NEW YORK (TheStreet) -- This week's IPO calendar doesn't look to have the snap and crackle of last week's deals. No Annie's (BNNY) or Millennial Media (MM)to give the market a spark.
Instead, the line-up includes two companies that are dependent upon either government business or tax benefits, and one shopping center.
was supposed to go public last week, but now it's day-to-day. So it could either launch or get pulled.
Normally, alternative energy gets lots of IPO buzz, unless its solar, but now those offerings get dim interest.
turns poop into gas and that makes it decidedly less sexy than smartphone advertising. The company has technology that turns municipal waste (not the administrative kind) into ethanol. Unfortunately ethanol prices are -- dare we say it -- in the crapper. Plus, Enerkem has tax credits to the tune of $1.01 a gallon that are set to expire at the end of 2012. There is also a government mandate that 16 billion gallons of biofuel a year must be blended into the national transportation fuel supply. If that mandate ends, Enerkem would be hurt.
Enerkem is hoping to raise $131 million and price its shares between $17 and $19 a share. It will use the proceeds for construction at the planned facilities as well as research and development. So, let's see: If you power your car with vegetable oil bio fuel and it smells French fries, what happens when you use your neighbor's poo?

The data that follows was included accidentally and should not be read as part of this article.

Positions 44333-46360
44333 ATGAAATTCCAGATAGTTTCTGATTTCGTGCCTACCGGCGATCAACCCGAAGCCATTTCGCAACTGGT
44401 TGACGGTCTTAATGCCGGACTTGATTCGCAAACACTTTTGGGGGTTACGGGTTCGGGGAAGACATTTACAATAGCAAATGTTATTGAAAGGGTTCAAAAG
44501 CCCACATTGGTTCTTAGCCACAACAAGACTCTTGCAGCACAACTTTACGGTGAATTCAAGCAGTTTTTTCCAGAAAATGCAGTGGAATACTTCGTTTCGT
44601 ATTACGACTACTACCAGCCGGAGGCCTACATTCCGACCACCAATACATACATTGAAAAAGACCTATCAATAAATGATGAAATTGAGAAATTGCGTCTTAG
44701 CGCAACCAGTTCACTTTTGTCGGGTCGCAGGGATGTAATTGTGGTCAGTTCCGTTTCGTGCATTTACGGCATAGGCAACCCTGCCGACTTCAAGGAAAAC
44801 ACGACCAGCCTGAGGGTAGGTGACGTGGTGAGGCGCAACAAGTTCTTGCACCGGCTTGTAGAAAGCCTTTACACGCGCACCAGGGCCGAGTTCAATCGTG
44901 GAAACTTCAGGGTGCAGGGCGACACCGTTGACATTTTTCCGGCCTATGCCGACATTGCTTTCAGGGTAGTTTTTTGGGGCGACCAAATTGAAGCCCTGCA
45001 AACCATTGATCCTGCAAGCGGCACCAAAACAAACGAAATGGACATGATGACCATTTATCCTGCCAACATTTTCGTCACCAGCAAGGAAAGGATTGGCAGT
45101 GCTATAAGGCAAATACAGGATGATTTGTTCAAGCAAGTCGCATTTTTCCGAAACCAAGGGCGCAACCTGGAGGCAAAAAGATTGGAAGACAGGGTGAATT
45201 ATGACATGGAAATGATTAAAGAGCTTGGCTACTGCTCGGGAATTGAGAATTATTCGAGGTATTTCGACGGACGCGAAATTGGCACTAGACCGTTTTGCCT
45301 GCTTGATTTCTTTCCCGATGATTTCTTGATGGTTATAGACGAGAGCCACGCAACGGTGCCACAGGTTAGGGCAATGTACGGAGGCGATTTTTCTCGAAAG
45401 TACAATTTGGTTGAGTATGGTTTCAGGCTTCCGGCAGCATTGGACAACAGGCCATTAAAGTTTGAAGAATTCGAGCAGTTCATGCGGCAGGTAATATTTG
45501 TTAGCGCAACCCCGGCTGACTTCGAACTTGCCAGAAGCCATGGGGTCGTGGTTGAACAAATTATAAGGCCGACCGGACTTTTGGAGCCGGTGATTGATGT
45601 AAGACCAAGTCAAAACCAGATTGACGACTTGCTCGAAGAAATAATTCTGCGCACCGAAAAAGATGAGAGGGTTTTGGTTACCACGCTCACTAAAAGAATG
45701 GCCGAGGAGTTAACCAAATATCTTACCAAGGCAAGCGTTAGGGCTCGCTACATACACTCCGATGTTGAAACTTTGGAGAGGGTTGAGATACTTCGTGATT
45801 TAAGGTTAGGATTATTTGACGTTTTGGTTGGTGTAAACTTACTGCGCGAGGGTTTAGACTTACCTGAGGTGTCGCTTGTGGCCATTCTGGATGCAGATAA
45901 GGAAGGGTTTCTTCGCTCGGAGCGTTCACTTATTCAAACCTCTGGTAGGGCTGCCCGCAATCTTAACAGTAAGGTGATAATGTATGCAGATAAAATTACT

(EAC - Get Report)
is a smaller deal; it only hopes to raise $76 million and price its shares between $13 and $15. The company makes heavy lift helicopters that are used for firefighting. Its customers are a small group that includes the U.S. Forest Service, Los Angeles and governments like Italy and Greece.
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However, Greece didn't renew its contract and hasn't paid the $5.8 million it owes Erickson, and the company was fighting with the Forest Service over $2.8 million and the courts ruled against it. Erickson has substantial debt which is coming due in October.
Erickson's backlog has dropped 29% from $298 million in February 2011 to $212 million in February 2012, and the company stated in its S-1 filing that $128 million of that backlog might not even be realized.
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Francis Gaskins, president of the IPO Desktop said, "With the backlog down and with $8.6 million in expected or actual accounts receivable write-offs, EAC's outlook is not favorable." Erickson plans on using the proceeds from the offering to pay down debts and comply with its credit covenants. It sounds like the fire that Erickson needs to put out is its own.